In the weeks leading up to yesterday's parliamentary elections, the government's control and manipulation of food became a major campaign issue. The main slogan of the opposition party, the Movement for Democratic Change, was, 'Let your stomach cast your vote.' Some people told me that even rallies of the ruling ZANU-PF party were interrupted by the crowd crying 'nzara,' the Shona word for hunger."...
"There is no food shortage in this country," said Muriel Thamu Zemura, a spokeswoman at the head office of the Grain Marketing Board, the state-run monopoly grain distributor. "We are ready to feed the nation for one and a half years to come."

Every time I told an average Zimbabwean what Zemura told me, it was met with rounds of laughter. Many told me they're now down to eating only one meal a day, something they say ZANU-PF ignores...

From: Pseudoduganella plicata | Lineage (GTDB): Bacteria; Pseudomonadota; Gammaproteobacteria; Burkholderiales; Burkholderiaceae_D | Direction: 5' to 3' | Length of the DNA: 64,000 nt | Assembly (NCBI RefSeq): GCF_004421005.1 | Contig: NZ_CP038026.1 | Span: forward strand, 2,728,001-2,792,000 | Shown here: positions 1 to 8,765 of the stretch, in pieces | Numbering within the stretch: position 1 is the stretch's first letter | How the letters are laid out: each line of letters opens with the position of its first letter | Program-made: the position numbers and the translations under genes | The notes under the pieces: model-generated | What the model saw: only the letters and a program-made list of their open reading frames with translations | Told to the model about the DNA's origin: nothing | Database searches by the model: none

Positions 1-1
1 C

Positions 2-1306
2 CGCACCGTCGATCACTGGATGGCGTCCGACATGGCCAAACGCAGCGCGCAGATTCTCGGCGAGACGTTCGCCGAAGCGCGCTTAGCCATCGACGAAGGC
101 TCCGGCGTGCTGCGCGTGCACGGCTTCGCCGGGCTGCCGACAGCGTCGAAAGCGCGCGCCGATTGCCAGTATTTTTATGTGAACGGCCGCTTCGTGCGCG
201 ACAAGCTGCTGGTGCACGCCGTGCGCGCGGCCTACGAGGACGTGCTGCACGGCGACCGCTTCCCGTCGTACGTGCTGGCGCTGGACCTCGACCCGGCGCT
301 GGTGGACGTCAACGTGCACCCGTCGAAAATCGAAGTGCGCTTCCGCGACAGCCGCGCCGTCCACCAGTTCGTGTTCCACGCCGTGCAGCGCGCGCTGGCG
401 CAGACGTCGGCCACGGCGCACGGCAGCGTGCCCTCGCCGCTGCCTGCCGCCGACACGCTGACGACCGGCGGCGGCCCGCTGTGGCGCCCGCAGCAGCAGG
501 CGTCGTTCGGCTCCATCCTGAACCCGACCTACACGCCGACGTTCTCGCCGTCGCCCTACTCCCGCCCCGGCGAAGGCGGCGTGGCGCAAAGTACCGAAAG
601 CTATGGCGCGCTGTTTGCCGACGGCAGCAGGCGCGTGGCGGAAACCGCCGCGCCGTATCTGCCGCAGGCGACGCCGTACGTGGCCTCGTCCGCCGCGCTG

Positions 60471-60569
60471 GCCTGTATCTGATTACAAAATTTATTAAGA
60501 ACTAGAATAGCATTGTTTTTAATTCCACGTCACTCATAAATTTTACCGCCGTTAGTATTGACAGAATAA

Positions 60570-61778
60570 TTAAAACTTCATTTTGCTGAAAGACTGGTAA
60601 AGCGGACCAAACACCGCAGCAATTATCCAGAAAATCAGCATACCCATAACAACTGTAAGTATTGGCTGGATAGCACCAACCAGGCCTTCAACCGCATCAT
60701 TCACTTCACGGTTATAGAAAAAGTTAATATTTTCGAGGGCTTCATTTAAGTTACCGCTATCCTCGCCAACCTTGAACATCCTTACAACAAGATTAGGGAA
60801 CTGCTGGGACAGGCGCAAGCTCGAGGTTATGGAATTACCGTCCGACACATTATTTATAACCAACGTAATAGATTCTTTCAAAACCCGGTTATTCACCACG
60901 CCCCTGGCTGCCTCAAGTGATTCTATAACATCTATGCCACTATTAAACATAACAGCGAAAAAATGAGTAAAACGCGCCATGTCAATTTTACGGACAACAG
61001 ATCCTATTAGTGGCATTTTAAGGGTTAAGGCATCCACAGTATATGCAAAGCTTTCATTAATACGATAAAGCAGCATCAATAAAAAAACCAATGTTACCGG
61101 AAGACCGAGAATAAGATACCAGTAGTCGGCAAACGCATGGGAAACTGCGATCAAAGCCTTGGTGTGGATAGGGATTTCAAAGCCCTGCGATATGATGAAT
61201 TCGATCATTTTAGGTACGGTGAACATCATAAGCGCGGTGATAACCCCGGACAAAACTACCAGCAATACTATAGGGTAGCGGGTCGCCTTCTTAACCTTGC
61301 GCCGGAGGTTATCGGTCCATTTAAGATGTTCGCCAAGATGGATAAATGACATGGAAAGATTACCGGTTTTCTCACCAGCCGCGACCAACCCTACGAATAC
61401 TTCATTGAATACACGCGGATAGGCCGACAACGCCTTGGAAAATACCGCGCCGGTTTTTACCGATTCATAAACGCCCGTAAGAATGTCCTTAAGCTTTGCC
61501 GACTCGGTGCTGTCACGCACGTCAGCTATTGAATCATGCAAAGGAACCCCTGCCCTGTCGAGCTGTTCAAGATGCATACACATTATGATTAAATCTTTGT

"Their use of food as a political weapon has angered Zimbabweans," he said. "But it's one thing to be angry and another thing to be starving two weeks from now because of a lack of food."...
"People will continue to cut down meals and soon will be eating one meal every two days," the official said. "Combine this with the high HIV prevalence rate in Zimbabwe, and when this crop is finished, we'll be seeing even more malnutrition deaths. Unless we import massive amounts of aid, we'll start to see deaths directly attributed to starvation."...

Tsetse fly vector for African Sleeping Sickness Posted by Hello


For anyone who watched "House" last night, here is a good link about African Sleeping Sickness. This is the one TV show I watch--a medical detective show covering unusual conditions, from colchicine toxicity to leprosy to African Sleeping Sicknesss! The main character is"Dr. House" --a brilliant, unbelievably cynical, yet peculiarly charming attending.
Trypanosomiasis: "More than 66 million women, men and children in 36 countries of sub-Saharan Africa suffer from human African trypanosomiasis (HAT). There are two forms of African sleeping sickness, caused by two different parasites"

Monday, April 04, 2005

The World, Dubai [Island/Islands] - TEN Guide [UAE]